LEAN: Learn The Underlying Science
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LEAN: Learn The Underlying Science

Understand why and when various Lean principles work, using a quantitative approach.
0.0 (0 ratings)
Instead of using a simple lifetime average, Udemy calculates a course's star rating by considering a number of different factors such as the number of ratings, the age of ratings, and the likelihood of fraudulent ratings.
717 students enrolled
Created by Yoets Consulting
Last updated 4/2017
Price: $200
30-Day Money-Back Guarantee
  • 2.5 hours on-demand video
  • Full lifetime access
  • Access on mobile and TV
  • Certificate of Completion
What Will I Learn?
  • 4 Quizzes, 27 Questions
  • Understand the science behind Lean Principles
  • Use simple building blocks to construct complex value networks
  • Understand how Little's law works and apply it in practical situations
  • Calculate quantities such as Throughput, WIP, etc
  • Appreciate why running operations at high utilisation reduces speed
  • Understand the effect of Variability
  • Learn and apply Capacity laws
  • Understand the significance of V-U-T equation
  • Learn the arithmetic of Value Networks
  • Explain the scientific basis behind the Lean Principles
View Curriculum
  • No software is required.
  • Basic high school level arithmetic and ability to understand charts/ graphs is required
  • Basic familiarity with statistical quantities such as mean, standard deviation is helpful
  • Some work experience may be useful (though not required)

In this course, you will be able to learn the math and science underlying the Lean Principles. It helps you to diagnose process performance issues, and develop coherent and logical solutions quantitatively.

This course begins by explaining how organisations generate value, how value is tied to its financials and what are its drivers. You will also understand how simple building blocks could be used to construct complex value networks, not just linear value streams.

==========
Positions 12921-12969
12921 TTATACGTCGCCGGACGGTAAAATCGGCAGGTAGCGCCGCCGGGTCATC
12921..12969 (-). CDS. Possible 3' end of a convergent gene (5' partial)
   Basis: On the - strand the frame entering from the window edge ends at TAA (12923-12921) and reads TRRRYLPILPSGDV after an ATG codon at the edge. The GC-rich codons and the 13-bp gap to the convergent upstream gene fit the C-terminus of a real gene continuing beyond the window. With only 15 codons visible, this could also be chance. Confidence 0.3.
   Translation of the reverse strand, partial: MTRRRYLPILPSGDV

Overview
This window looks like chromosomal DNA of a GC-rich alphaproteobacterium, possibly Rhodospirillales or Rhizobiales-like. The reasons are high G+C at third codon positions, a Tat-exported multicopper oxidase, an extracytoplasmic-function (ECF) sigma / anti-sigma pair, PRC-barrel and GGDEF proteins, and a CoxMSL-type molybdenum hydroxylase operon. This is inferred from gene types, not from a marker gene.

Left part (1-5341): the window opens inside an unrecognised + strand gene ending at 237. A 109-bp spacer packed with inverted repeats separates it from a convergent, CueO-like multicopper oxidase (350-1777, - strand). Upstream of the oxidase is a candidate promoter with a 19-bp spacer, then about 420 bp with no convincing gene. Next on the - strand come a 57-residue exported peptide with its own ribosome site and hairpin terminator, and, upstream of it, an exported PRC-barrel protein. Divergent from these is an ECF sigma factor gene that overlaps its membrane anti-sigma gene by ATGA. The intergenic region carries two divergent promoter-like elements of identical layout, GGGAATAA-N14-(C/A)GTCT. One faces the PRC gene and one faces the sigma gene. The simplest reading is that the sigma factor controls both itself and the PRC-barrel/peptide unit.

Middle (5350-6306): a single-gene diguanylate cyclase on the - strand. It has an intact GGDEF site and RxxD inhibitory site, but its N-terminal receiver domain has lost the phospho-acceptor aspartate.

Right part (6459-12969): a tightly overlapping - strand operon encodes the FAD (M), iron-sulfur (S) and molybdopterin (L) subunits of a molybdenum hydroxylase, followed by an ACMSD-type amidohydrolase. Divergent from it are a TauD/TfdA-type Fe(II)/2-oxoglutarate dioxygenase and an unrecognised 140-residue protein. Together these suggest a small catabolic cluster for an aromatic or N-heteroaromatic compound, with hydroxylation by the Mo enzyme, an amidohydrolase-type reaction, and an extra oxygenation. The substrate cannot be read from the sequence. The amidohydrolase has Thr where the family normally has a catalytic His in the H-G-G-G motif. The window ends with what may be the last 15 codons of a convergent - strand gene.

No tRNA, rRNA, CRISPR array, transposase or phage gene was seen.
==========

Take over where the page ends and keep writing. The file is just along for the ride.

As you move forward in the course, you will learn about the Little's law, how it works, and how to apply it in practical situations. Little’s law is referenced throughout the course in various Lean concepts.

You will be familiarised with process quantities such as Flow Time, Throughput, WIP, etc., understand how are they related mathematically, and how to use these terms to diagnose problems and develop improvement solutions.

You will be able to appreciate why running operations at high utilisation reduces speed, and understand the effect of Variability on various process parameters.

You will learn and apply Capacity laws and understand the significance of V-U-T equation. You will be familiarised with the arithmetic to calculate process measures at the Value Network level.

Finally, you will learn and be able to apply the scientific basis behind the Lean Principles such as Line Balancing, One Piece Flow and Pull System.

Who is the target audience?
  • Anyone who is interested in process improvement
  • Business owners who want to improve their operations
  • Managers who want to improve their operations/ processes
  • Lean Six Sigma Yellow Belts, Green Belts and even Black Belts will find this course very useful
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Curriculum For This Course
Expand All 33 Lectures Collapse All 33 Lectures 02:39:05
Basic Introduction to Lean
2 Lectures 08:52

The basics of Lean as a set of principles to increase value and reduce waste are discussed. The meaning of value is elaborated by contrasting customer value with the shareholder value.

Preview 05:32

Quiz 1: Basic Introduction to Lean
2 questions
How is Value Delivered
2 Lectures 08:05